Harper probably could have stayed and had lunch with her classmates, but we are constantly evaluating risk. Matt knew that they were finished with the exploring/learning part of their field trip and that Harper wouldn't be missing anything besides lunch if they left early. Better safe than sorry!


Whew! That's enough for this post, if anyone is still reading! There are more great questions to address and feel free to add thoughts in the comments. I am incapable of being short-winded when it comes to this allergy stuff, so you'll have to bear with me this week. Thanks!

11 comments:

jill said...

i make candy every year at christmas and i make peanut butter and chocolate fudge. ever since i found out that one of our friends is allergic to peanut butter (after I gave her some, I'm assuming she took one whiff and gave it away, I didnt find out until much later she was allergic) I started making the chocolate first, then washing all the utensils and such and making the peanut butter, and keeping them completely away from each other. then, i make up some stuff for her without peanut butter stuff in it, using a knife clean out of the dishwasher or sink (well, drawer, but you get it, its clean) and make up her stuff and close the container and THEN open the peanut butter stuff and make up containers for everyone else. am I doing a good enough job, or should I find something else to give her when i give her something at the holidays?

Mommy Daisy said...

This was VERY informative. As a parent of a non-alergic child, I learned a lot from reading this post. And many of these are things I've wondered about.

It's stressful enough being a parent, let alone one with a medical issue like this.

parkingathome said...

The thing that strikes me with these posts is the fragile nature of our babies and the seemingly inhuman strength you have. I know it's something you just have to do, have to handle and deal with on a daily basis, but I sit here shaking my head thinking about how strong you are to not just FLIP OUT all the time.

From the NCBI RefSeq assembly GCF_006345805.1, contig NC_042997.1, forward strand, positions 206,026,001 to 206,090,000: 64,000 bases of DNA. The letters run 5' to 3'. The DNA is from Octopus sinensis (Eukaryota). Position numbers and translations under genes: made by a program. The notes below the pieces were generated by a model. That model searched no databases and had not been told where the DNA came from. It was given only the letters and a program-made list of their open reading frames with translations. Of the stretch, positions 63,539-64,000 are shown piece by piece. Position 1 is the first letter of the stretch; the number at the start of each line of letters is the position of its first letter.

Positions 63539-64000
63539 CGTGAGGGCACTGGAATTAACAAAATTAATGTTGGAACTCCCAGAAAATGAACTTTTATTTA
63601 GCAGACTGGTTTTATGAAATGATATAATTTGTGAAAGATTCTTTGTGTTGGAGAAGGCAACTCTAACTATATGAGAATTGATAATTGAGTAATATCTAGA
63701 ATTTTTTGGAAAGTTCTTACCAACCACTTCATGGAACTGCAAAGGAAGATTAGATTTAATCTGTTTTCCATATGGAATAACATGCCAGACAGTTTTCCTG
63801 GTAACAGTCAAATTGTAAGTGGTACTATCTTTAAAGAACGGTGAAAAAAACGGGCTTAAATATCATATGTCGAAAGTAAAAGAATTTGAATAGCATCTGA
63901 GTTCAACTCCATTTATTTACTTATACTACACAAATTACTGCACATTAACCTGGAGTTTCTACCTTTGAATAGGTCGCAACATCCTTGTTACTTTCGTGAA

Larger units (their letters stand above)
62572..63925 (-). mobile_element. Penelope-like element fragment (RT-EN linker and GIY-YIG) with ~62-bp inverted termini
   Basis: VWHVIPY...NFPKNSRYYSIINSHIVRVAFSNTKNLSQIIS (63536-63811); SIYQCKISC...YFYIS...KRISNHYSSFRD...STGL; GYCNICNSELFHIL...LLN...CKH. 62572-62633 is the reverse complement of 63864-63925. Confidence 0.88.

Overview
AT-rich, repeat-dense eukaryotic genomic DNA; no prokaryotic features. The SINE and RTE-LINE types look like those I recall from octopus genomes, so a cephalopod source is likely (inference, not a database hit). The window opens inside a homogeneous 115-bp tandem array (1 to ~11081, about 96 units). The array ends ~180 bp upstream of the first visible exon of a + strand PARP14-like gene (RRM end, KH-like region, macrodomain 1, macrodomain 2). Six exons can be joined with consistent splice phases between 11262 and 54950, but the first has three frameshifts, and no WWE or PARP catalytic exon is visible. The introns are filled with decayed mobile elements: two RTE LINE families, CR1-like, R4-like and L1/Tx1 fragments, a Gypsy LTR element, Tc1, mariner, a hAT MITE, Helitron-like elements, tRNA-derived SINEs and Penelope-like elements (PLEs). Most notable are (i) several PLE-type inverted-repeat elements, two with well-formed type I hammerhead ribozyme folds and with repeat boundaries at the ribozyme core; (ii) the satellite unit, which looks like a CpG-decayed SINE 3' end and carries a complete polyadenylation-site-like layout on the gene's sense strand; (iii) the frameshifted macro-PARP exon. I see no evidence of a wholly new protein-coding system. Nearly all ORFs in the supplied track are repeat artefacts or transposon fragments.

Emily said...

This is really helpful information. I think of Harper every single time we eat peanut butter - and I'm always insistant about Katy washing her hands and face well after she eats it, because I would hate to think that our house wouldn't be safe for Harper or any other kid to come and play. I also convinced our MOMS Club meetings to be peanut free, because I thought we should be welcoming to a new mom who might be checking out the group and asking about allergies. Keep the answers coming!

MamaK said...

I'm basically agreeing with everyone else-- totally admiring your ability to deal.... soakingup the info... and have changed a bit of our behavior.

I work with kids programs at a church, and we've gently moved away from relying on pnut butter snacks or sandwiches when it's an option. And when a mom came to us with a dairy-allergy child, we added a "safe" dish as one of the options.

PLUS, I often find myself talking about this at our moms group, etc. Regarding the non-compliant parents, somone was wondering if a huge, color "no peanut" sign (similar to non-smoking) hung up on the class door (or bus, or wherever you're meeting) would do the trick in reminding folks you're serious?

Unless you can get them to watch a DVD of someone else's reactions. Like an "infomercial" on parent night!!

Rita Arens said...

Hi Kelsey-

I lost your e-mail address, but you won the puzzle book contest on Surrender, Dorothy: Reviews. Please send me your address!

Rita Arens

samantha said...

I love reading this. This is so informative it's unreal. And I just can't believe you have to be on high alert all the time.

I'm so glad you are bringing awareness to this issue. I get eye rolls and pathetic nods when I flip out about offering Theo peanut butter now since he's still too young since I'm OBVIOUSLY over-reacting. It makes me burn.

samantha said...

http://twitter.com/samanthajcampen/status/1802308983

Hope you get some more traffic :-)

Melissa said...

Here via samantha's link on Twitter. :) Thanks for all the information!! This is much more common than most people know!

I have a peanut allergy, albeit a relatively mild one, so my son's pediatrician recommended that we wait until he's 3 or 4 before trying anything peanut-related. He's going to be 3 this summer, but we're still not planning on letting him near it anytime soon! Thankfully my family and friends are already accustomed to watching out for ME, so he's been in a fairly controlled environment so far. My fingers are crossed that he'll escape the allergy...

Hillary or Ryan said...

Here's another question....Is it possible that Harper would someday "grow" out of her pb allergy? Or could it lessen in severity? Can that happen to children?

Kate said...

Can you tell us about other nuts and their risk-- nutella made of hazelnuts or sesame seeds, sunflower seeds, almond butter, etc., other related foods. Are tree nuts any different for some kids?